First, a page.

16 seek agency recommendations for improving the structure and curricula associated with the FAC-P/PM; and, assess the FAC-C to identify curriculum changes necessary to retain parity with DOD s curriculum and/or improve the ability of the contracting workforce to execute and manage agency acquisitions. c. Targeting Training and Development to Workforce Needs Obtaining core competencies can be satisfied in a number of ways. Two primary means are through training and rotational assignments, and these work together to provide core skills and reinforcement through experience. Since 2007, OFPP has been surveying acquisition professionals about their competencies (a summary of all the results and survey contents are available on These surveys suggest specific competencies where each of the different classes of acquisition professionals would benefit from additional development: Acquisition Workforce Government-wide Competency Focus Areas Contracting Performance based acquisition (PBA) Negotiations Financial management Defining requirements Dispute resolution i. Increase FAI Training Program/Project Managers Contracting Business, cost estimating, financial management COTRs Negotiation Market research Defining govt requirements in commercial/noncommercial terms To address these and other needs in the contracting, P/PM, and COTR communities OFPP will collaborate with FAI and/or other federal training providers to provide the workforce with formal training opportunities that specifically address these gaps. In the next two years, FAI will continue the partnership with the DOD Defense Acquisition University to leverage resources and provide training for the acquisition workforce and: expand the current negotiations class to include more COTRs and offer more instances of this classroom course; provide training in defining requirements and use of performance-based acquisition, including using award and incentive fees; develop on-line tools and training that will increase acquisition workforce awareness of FAR changes that impact all functional areas such as using the Past Performance Information Retrieval System (PPIRS); and offer additional learning seminars, on-line courses, and other performance support tools to promote learning and performance in the areas listed above. 12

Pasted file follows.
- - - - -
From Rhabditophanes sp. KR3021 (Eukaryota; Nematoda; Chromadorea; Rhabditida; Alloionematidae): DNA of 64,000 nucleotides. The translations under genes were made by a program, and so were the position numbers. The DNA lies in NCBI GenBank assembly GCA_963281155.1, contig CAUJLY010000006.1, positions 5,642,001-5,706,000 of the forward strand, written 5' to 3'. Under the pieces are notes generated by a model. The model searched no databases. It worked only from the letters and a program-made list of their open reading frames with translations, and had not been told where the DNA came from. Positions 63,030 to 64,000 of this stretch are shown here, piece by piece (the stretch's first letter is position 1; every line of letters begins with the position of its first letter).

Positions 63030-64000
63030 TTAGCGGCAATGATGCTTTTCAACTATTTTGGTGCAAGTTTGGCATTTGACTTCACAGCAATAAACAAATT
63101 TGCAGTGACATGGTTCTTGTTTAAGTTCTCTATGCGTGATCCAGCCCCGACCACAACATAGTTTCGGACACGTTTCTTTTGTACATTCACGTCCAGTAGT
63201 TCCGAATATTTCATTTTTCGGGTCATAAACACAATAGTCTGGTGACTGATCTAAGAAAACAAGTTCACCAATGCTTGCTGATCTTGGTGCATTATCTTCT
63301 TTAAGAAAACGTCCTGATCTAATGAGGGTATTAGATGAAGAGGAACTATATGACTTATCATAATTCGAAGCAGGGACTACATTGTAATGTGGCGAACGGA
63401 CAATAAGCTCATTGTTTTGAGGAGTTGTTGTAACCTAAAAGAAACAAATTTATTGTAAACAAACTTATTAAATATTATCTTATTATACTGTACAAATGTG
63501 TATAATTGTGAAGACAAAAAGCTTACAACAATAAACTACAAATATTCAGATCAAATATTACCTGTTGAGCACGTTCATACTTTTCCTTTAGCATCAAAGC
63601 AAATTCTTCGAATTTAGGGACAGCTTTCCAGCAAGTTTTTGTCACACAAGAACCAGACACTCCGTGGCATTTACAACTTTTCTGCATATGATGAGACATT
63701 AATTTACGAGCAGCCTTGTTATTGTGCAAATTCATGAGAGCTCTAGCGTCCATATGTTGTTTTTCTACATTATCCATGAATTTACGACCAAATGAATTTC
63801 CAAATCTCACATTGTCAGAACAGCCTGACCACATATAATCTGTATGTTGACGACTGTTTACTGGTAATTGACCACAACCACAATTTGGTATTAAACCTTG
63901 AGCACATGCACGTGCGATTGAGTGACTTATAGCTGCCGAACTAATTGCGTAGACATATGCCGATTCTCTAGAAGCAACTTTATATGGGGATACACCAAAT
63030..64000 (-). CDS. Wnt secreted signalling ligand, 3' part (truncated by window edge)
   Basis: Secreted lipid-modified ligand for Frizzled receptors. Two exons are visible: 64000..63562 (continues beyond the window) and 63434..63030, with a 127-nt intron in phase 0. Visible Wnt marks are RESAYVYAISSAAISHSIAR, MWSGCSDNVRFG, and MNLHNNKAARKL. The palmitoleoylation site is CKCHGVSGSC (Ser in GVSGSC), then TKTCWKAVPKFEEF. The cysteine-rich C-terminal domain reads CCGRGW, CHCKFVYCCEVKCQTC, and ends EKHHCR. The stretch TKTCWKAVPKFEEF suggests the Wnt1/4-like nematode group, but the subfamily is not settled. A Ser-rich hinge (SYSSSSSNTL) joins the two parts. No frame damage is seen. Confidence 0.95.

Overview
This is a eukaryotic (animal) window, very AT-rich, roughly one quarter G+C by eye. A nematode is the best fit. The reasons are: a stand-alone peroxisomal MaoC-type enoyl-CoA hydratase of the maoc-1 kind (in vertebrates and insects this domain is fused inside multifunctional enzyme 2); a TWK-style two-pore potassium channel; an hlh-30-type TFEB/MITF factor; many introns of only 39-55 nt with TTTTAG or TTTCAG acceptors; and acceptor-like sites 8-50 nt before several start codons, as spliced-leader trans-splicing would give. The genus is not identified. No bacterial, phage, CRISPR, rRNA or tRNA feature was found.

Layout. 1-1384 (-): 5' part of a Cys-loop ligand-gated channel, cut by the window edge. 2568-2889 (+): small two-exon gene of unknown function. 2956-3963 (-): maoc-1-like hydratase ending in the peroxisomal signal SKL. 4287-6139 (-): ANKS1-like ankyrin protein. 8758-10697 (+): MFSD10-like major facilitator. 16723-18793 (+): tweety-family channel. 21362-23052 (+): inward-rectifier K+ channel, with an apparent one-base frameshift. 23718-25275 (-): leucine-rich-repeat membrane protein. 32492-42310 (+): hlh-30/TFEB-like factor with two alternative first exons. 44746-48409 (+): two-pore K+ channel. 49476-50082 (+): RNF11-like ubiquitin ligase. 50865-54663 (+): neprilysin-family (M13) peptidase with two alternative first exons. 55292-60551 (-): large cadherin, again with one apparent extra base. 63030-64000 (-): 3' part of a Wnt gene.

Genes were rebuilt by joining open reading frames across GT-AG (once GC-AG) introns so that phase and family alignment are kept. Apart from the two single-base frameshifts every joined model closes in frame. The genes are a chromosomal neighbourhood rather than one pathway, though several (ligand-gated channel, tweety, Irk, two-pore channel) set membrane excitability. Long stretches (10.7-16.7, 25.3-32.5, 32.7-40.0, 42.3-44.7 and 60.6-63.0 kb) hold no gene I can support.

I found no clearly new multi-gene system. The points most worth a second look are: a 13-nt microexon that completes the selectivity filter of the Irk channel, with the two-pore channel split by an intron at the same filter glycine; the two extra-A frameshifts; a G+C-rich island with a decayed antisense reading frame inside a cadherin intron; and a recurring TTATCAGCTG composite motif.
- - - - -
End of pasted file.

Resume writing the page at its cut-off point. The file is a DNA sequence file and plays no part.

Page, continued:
17 ii. Improve the use of Rotational Assignments Career development and retention strategies must include opportunities for professionals to learn new technical and interpersonal skills and apply skills learned in training to on-the-job experiences. Rotational assignments are an excellent way to do this. These informal learning opportunities are important in creating teams and building intra- and interagency networks to which professionals may turn when seeking advice or best practices. Similarly, viewing problems from multiple angles supports better solutions. The workforce recognizes the benefit of informal learning, but these opportunities are often offered only through intern programs. To address this shortcoming and improve career development and retention of acquisition professionals, OFPP will work with FAI and the CAOC HCWG to: facilitate interagency rotation assignments through a central internet portal at or other appropriate website that will provide a listing or rotation assignments, associated competency areas, geographic location of the assignment, and other information to provide more opportunities; and share guidelines with agencies on building and managing effective acquisition rotation programs across functional areas. V. Improving the Workforce Management Infrastructure To build the capacity and capability addressed in this Plan, steps must be taken to improve the current workforce management infrastructure. Primary pillars of this infrastructure include, among other things, Functional Advisory Boards to keep curricula and development efforts current, skilled Acquisition Career Managers who have broad insight into an agency s needs, planning and management tools that are data-driven and timely, and resource strategies that consider a variety of options but are targeted to meeting the specific needs of the acquisition workforce. a. Establishing Acquisition Workforce Functional Advisory Boards As noted above, OFPP will establish functional advisory boards for each of the contracting, P/PM, and COTR communities under the direction of the CAOC HCWG. The CAOC HCWG will continue to be the overarching advisory group for acquisition workforce needs, but will now be supported by functional advisory boards that will be comprised of experienced acquisition professionals in each of the segments of the workforce. These groups will be led by senior acquisition professional in the agencies and will provide advice, recommendations, and solutions focused on workforce improvements associated with their area of expertise. For example, the functional group responsible for recommending changes to contract specialist training might suggest changes to the core curriculum to emphasize a particular area, such as cost/price analysis, or an increase in the number of continuous learning hours to improve skills currency. The functional group responsible for program and project management might recommend the use 13